- by men they look up to. We let boys know they have what it takes to be a man of God.
- We teach Christlike-character boys can apply through adolescence and beyond.
- We truly care about others. We pledge to serve God, our church and our fellow man.
- Our fun, relational activities teach confidence and self-worth.
- Ranger leaders teach others to do what they do best.
- Boys learn by doing. Rangers encourage others, empowering them to always do their best for God.
- We cultivate unity, teamwork and a focus on the common good.
- Rangers are equipped for a lifetime.
"Rangers is much more than awarding medals" according to Jody Smith, Adventure Rangers leader, "it's about mentoring future Christian leaders". And that is exactly what Oak Creek AG strives to do. Evidence of how they equip boys and young men for ministry is evident. During the morning service, a Ranger operates one of the TV cameras - one of the skills tought by Rangers. Another is setting up the banquet tables while his friends usher parents and guests to their seats. During the ceremony, one of the medalists explain how the Expedition Rangers are building a tree house as part of the set for the church's Christmas musical.
"Rangers certainly has come a long way and we are building relationships with one another like never before" Smith added.
Gerry Krebsbach, our District Director was present to award one Ranger Kid his Gold Trail, three Discovery Ranger Gold Eagle awards, four bronze medals, three silver and the prestigous Gold Medal of Achievement to Noah Kelly.
It is no wonder other districts model their Academy camps on ours. Over the past twenty years Rob Wefel (pictured far right) and his team have set a new standard in training young men in outdoor skills and leadership.
This year I was fortunate to serve as Patrol Advisor at JTC, the entry-level camp that teaches camping, lashing, compass and other essential outdoor skills. It was fascinating watching the members of my Fox patrol get to know each other’s strengths as they slowly bonded together like a band of brothers ready to tackle any task we threw at them. But that was not the only camp taking place that weekend.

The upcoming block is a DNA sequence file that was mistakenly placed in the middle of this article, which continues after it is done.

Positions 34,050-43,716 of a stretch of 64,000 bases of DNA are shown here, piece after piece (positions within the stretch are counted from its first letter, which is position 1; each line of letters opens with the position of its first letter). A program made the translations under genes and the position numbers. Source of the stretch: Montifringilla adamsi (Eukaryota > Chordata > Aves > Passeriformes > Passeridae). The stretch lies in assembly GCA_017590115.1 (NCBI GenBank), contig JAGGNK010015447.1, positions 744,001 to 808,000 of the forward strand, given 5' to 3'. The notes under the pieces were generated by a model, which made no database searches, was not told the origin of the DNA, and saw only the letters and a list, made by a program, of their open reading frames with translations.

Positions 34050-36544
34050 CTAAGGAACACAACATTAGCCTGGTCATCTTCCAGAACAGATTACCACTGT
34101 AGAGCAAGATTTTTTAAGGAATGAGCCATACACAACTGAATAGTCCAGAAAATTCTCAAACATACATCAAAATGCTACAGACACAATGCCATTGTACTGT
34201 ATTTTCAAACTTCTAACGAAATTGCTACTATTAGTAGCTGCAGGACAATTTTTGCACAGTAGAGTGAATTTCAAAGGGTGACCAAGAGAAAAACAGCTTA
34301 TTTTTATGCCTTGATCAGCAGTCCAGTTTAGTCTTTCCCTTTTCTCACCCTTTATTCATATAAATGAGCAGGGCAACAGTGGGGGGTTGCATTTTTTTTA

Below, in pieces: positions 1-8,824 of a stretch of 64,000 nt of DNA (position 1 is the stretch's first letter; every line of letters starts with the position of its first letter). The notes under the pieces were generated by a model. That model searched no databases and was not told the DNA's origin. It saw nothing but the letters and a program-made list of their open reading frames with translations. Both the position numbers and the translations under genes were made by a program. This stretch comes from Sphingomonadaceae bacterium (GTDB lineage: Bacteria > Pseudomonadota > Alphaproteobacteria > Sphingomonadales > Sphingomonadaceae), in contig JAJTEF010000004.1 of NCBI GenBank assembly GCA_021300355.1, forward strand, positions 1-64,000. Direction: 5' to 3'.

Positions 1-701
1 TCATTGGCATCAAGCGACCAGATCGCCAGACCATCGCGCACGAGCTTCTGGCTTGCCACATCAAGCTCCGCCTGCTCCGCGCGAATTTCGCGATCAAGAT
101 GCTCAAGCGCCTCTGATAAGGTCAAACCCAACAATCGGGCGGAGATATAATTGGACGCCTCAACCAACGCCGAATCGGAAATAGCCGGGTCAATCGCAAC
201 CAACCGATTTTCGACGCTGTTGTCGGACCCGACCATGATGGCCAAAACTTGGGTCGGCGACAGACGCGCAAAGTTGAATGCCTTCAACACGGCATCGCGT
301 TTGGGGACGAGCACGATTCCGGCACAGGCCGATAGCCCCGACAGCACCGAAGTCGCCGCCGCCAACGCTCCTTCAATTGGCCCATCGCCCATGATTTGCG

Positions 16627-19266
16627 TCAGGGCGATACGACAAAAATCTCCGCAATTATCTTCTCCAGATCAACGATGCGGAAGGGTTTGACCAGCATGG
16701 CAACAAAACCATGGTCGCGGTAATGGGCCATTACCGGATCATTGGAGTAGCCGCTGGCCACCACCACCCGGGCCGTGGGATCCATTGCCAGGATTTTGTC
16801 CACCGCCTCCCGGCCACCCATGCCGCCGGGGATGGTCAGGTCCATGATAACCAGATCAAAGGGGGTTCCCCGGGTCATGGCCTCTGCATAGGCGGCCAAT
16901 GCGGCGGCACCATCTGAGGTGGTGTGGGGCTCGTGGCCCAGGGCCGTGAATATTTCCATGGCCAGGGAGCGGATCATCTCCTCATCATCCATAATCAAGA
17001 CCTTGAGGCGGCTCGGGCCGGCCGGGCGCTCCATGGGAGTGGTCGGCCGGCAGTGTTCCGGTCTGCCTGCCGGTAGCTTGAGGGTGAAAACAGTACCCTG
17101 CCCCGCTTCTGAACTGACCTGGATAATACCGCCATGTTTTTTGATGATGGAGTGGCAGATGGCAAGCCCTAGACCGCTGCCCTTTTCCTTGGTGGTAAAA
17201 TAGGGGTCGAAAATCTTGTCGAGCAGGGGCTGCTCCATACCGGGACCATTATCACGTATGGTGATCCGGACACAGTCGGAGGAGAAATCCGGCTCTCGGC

The Advanced JTC group was building a rope bridge and lashing a 30ft tower together on the opposite side of camp while another group was trekking their heavy backpacks along the Glacier Trail as the Wilderness Survival group was chasing grasshoppers for dinner. Usually there’s a team of guys paddling their canoes down the river, making up five camps that Rob oversees… at the same time! Is he superhuman? I think so, but he modestly gives God the glory and explains that he cannot do it without the support from his highly trained staff, many of them Academy Graduates that went through these camps just a few short years ago.
If you ever want to see a well-orchestrated team of enthusiastic leaders, attend Ranger Academy in August next year or sign up for the other two Academy Camps: Winter Survival Camp where you get to build and overnight in a winter shelter, or Frontiersman camp where you learn the skills and values of the founders of this great country.
I look forward to watch these boys in my Fox patrol develop as young leaders, eventually completing five of these seven camps as they are awarded the prestigious Saber to wear as part of their uniform. God can use men of this caliber!
|2014 JTC Fox Patrol||One of the candidates that drove from Missoura to attend Survival Camp|